A MAN who was part of a group of immigrants who lured local schoolgirls to a house for sex cannot be deported because he is a member of a “persecuted tribe”, it was disclosed at the High Court yesterday.
Jumaa Kater Saleh, now aged 24, went to court in a bid to claim damages for unlawful detention during the Government’s failed bid to send him back to Sudan.
Saleh was sentenced in May 2008 to four years’ detention in a young offenders’ institution for having sexual activity with a female under 16.
Saleh asked deputy High Court judge Philip Mott QC for a declaration that he had been wrongfully detained, entitling him to damages under human rights laws.
The judge, sitting at London’s High Court, said it was now accepted that Saleh was a member of a tribe in the Sudan, the Zaghawa, which was subject to widespread persecution and it was “not possible” to return him to Sudan.
Rejecting his application, Judge Mott ruled there was no evidence of him being held unlawfully or unreasonably at any time during the period he was detained and his case failed “on all grounds”.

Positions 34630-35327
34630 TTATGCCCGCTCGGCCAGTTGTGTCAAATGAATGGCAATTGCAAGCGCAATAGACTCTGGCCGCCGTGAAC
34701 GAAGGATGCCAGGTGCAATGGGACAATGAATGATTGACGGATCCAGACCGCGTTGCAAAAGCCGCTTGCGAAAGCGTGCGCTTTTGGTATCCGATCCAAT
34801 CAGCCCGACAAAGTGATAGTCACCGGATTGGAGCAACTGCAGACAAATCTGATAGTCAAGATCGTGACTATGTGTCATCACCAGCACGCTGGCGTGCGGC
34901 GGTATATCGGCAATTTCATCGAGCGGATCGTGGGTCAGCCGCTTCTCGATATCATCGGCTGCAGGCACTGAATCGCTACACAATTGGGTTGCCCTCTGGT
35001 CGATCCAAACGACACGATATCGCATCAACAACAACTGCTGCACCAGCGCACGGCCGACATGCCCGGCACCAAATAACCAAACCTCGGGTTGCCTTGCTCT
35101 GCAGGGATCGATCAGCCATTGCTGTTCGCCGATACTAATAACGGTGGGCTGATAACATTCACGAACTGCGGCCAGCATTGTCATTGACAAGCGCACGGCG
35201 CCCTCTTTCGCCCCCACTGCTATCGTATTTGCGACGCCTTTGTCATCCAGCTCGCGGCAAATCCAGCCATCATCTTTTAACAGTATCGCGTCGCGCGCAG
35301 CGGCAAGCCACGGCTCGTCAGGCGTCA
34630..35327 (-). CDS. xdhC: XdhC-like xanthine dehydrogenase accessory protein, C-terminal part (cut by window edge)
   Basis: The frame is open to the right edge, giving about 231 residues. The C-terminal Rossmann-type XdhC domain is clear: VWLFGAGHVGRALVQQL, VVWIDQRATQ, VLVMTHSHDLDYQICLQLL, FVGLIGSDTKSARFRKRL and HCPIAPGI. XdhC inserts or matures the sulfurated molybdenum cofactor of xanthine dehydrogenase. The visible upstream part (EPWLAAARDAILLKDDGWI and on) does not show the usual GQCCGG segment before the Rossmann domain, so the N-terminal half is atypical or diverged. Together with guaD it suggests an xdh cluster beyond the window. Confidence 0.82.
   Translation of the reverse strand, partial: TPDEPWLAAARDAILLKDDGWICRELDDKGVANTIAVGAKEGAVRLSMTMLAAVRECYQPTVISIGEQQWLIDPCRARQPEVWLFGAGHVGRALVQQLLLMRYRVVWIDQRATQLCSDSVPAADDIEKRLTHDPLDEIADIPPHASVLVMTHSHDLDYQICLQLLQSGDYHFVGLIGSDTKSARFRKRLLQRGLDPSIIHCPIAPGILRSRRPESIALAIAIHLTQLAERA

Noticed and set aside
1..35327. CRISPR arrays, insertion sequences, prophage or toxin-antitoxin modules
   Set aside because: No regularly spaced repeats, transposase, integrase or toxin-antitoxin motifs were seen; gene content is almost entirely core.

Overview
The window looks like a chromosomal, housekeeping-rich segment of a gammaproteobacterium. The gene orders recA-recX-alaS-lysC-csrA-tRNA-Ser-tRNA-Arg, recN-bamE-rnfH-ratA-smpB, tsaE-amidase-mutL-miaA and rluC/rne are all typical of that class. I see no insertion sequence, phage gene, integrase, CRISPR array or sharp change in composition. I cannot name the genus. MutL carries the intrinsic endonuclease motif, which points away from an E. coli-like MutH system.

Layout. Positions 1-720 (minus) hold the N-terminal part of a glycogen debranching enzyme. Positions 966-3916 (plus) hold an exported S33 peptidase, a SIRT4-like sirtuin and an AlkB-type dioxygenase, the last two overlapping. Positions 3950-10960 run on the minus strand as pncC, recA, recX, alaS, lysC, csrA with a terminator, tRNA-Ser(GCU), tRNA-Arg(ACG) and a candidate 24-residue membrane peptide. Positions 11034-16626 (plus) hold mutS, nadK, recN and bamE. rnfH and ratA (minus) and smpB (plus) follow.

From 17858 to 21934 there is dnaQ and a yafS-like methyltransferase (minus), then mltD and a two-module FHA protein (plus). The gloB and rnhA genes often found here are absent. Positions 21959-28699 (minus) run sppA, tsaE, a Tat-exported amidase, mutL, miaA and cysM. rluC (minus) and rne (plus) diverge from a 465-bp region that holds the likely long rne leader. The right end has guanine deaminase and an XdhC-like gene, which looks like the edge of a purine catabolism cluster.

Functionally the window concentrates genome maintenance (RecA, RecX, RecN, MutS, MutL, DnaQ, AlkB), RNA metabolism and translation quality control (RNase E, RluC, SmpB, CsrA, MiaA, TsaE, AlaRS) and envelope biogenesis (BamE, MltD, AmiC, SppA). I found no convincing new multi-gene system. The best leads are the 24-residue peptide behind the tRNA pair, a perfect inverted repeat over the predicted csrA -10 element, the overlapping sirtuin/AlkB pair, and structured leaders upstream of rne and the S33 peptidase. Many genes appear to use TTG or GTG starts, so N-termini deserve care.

The judge described how Saleh, who arrived in the UK in November 2004 hidden in a lorry, was one of a group of five immigrants who had lured schoolgirls to a house for sex, three of whom were aged 13 and one 14, and unprotected intercourse took place.
The judge said Saleh was convicted of two sample charges of sexual activity with a 13-year-old girl, and he was sentenced on the basis that they were planned offences and he knew the girl’s age.
The trial judge had remarked that all three girls were “clearly disturbed and vulnerable, far from mature for their years and had been targeted by the group”.
In addition to the substantial custodial sentence, Saleh was recommended for deportation.
His application for asylum had been initially refused in January 2005. Because he was a minor, he was granted discretionary leave to remain in the country until his 18th birthday in October 2006.
Later he applied for permission to stay in the country longer. But in May 2007 he was arrested and charged with the sex offences.
When he became eligible for release after serving his sentence, he was further detained under the 2007 Borders Act pending moves to deport him “for the public good” because of the seriousness of his criminal offences.
He was eventually released from immigration detention in May 2011 after it was established that, under human rights laws that protect against inhuman and degrading treatment and risk to life, he could not be deported to Sudan because of the risk of persecution.